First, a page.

There have been recent reports that back when the Big Ten first expanded with Nebraska, four other teams almost came with them. The Big 12 would've imploded without Nebraska, Oklahoma, Kansas, Iowa State and Texas A&M, but our beloved Big Ten would've thrived even more than it has already. Or would it? Let's take a look at these other schools and how they might have fit in, especially in basketball.
The Sooners' strong football history would be a welcome addition to any conference. Add in a men's basketball program that has 29 NCAA Tournament appearances and a women's team that hasn't missed this Big Dance since 1999 and you've got a school that can make the conference better right away. Basketball may not be as important as football in Norman, but the administration definitely values it and don't underestimate how much Jim Delany would salivate at the thought of having NBA superstar and marketing tool Blake Griffin available to him.
With OU, the biggest glaring issue in there potential Big Ten membership would have been the fact that they have never been members of the Association of American Universities (AAU). The organization is composed of leading research universities and every Big Ten team has been a member at one time in their history. Only Nebraska, who lost membership after accepting their bid to join the conference, is no longer a member. Quality of academics and research is very important to the Big Ten, and while Oklahoma doesn't lack in those areas, they are on the lower end of overall rankings when compared to potential Big Ten compatriots.
Overall, Oklahoma would have been (and would still be) a great addition athletically, but a minor lack of academic quality could have made the addition of the Sooners a bit tenuous, much like Nebraska.
Would Kansas have fit in the Big Ten? Um...yeah. KU is a tradition-rich basketball school with AAU membership, and adding them makes sense on just about every level. From a basketball standpoint, this is a no-brainer. I think James Naismith himself would probably even approve. Kansas is the second in all-time wins and their football team has had some pretty decent seasons in the past, which is more than I can say for some of the Big Ten's basketball-first schools.
Overall, this is an easy choice; Kansas would've fit in great. Their only negative is lower-end academic rankings compared to Big Ten schools, but their AAU membership would've made that a non-issue.
The Cyclones are an AAU member with academic rankings right around the range of KU, OU, and Nebraska. However, their athletics are lacking just a bit when compared to that group. In basketball ISU has made one Final Four in their history and Fred Hoiberg gave them quite a good run recently by taking his team to the NCAA Tournament for four straight years before leaving for the Bulls. Oddly enough, the season that would've been the Cyclones' first in the Big Ten (2011-12) they had three Big Ten transfers on the roster with Royce White, Korie Lucious and Chris Allen.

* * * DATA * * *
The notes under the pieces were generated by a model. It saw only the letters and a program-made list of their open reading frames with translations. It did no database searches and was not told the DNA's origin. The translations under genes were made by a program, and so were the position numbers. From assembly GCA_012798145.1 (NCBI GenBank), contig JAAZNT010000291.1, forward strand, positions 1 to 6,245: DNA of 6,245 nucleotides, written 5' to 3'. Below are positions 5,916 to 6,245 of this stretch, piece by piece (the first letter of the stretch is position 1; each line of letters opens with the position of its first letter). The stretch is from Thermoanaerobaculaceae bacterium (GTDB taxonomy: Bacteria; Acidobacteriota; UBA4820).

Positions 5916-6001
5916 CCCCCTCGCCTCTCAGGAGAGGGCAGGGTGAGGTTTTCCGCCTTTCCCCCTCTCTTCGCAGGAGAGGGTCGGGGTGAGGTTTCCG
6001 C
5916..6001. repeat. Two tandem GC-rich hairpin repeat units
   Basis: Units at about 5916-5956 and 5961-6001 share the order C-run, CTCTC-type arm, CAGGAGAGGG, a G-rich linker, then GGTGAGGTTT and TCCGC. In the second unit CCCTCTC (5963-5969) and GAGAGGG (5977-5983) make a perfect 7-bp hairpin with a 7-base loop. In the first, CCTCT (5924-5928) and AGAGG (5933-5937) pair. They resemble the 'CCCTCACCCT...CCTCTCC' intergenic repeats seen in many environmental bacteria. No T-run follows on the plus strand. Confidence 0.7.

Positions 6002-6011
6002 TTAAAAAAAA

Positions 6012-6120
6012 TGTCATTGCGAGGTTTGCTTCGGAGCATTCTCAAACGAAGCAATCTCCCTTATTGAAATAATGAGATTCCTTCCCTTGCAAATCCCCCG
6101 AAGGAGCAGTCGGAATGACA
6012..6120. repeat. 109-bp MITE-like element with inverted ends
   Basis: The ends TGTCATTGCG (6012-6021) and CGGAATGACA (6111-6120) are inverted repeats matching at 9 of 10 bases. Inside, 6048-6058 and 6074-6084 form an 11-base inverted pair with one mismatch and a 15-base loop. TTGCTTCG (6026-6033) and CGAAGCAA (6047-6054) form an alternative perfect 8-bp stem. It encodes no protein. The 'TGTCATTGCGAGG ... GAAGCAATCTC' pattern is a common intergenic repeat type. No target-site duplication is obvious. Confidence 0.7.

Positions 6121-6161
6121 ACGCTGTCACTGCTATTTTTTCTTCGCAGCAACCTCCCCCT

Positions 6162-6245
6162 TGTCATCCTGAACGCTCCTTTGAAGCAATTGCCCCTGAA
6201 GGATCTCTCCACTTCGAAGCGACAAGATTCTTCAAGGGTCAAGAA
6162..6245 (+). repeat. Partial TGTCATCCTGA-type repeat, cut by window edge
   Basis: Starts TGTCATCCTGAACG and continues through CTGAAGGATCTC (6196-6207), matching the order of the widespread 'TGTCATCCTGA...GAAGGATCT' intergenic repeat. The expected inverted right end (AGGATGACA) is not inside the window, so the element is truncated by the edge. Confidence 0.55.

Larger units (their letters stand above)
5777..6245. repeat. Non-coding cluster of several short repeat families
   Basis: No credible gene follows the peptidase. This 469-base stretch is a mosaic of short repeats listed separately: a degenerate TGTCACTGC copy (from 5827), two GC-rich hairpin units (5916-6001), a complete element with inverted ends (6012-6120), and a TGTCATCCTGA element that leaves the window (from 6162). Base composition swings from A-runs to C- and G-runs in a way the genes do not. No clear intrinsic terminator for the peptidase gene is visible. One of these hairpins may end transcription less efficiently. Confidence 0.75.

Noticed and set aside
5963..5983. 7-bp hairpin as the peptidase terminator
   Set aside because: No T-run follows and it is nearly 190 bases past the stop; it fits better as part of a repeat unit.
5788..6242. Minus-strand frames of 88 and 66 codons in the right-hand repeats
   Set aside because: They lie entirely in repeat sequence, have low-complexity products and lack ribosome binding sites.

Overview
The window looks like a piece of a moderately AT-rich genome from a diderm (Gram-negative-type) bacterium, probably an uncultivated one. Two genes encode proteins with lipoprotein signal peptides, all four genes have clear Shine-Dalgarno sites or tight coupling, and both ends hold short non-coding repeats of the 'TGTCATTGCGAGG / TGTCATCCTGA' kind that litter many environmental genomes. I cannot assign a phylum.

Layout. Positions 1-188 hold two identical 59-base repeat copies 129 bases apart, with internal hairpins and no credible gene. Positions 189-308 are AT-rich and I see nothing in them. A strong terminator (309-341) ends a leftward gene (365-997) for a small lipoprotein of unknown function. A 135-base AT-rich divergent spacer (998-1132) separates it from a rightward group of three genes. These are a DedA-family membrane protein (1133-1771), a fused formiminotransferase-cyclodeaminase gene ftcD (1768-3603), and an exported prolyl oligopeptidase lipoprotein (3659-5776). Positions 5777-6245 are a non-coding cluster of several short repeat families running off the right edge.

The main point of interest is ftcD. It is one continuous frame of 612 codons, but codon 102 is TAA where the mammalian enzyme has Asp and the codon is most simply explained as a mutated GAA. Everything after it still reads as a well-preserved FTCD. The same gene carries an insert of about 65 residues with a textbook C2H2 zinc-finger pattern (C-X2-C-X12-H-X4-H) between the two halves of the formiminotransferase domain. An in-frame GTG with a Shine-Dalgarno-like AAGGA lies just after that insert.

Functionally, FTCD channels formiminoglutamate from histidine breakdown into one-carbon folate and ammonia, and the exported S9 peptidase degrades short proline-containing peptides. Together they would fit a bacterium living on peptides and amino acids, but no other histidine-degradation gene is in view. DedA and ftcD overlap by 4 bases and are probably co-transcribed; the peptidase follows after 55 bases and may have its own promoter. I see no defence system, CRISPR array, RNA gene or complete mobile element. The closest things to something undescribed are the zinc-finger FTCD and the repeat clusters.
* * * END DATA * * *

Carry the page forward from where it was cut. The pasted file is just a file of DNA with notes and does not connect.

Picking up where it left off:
Iowa State is obviously a big rival of Iowa's and would likely welcome the chance to play twice a year in some sports. ISU also makes the most sense geographically, as they are already in a Big Ten state and have some history playing other western Big Ten schools. Of course, it is always possible that Iowa may have tried to block ISU's inclusion in the Big Ten, like Michigan did to Michigan State back in the 1940's.
Overall, ISU would've fit into the Big Ten, but unlike KU and OU, it would be their location that made the move logical.
The SEC's newest and shiniest toy could have been ours. The Aggies' football tradition and lack of basketball tradition makes them a perfect fit into the athletics of the South's premier conference. However, their academics place them near the top of the SEC and actually make them the strongest of the five schools that considered jumping to the Big Ten from the Big 12. A&M is an AAU member and would've ranked near the middle of the Big Ten academically.
One interesting note about their basketball program is that current Maryland coach Mark Turgeon was the coach at A&M when a Big Ten move would've taken place. Turgeon led the Aggies to the NCAA Tournament every year he was in College Station, and was arguably their most successful coach of all time. Turgeon left for Maryland in the summer of 2011, but one has to wonder if he would have made the move if the Aggies had been going to the more basketball-minded Big Ten.
Overall, A&M has never been a basketball school, but their academics and football history/fanbase would've made them a shiny jewel for Delany's crown. Their fit in the Big Ten would've made the least sense, especially geographically; but then again, we added Rutgers just three years later, so.....maybe everyone fits in the Big Ten.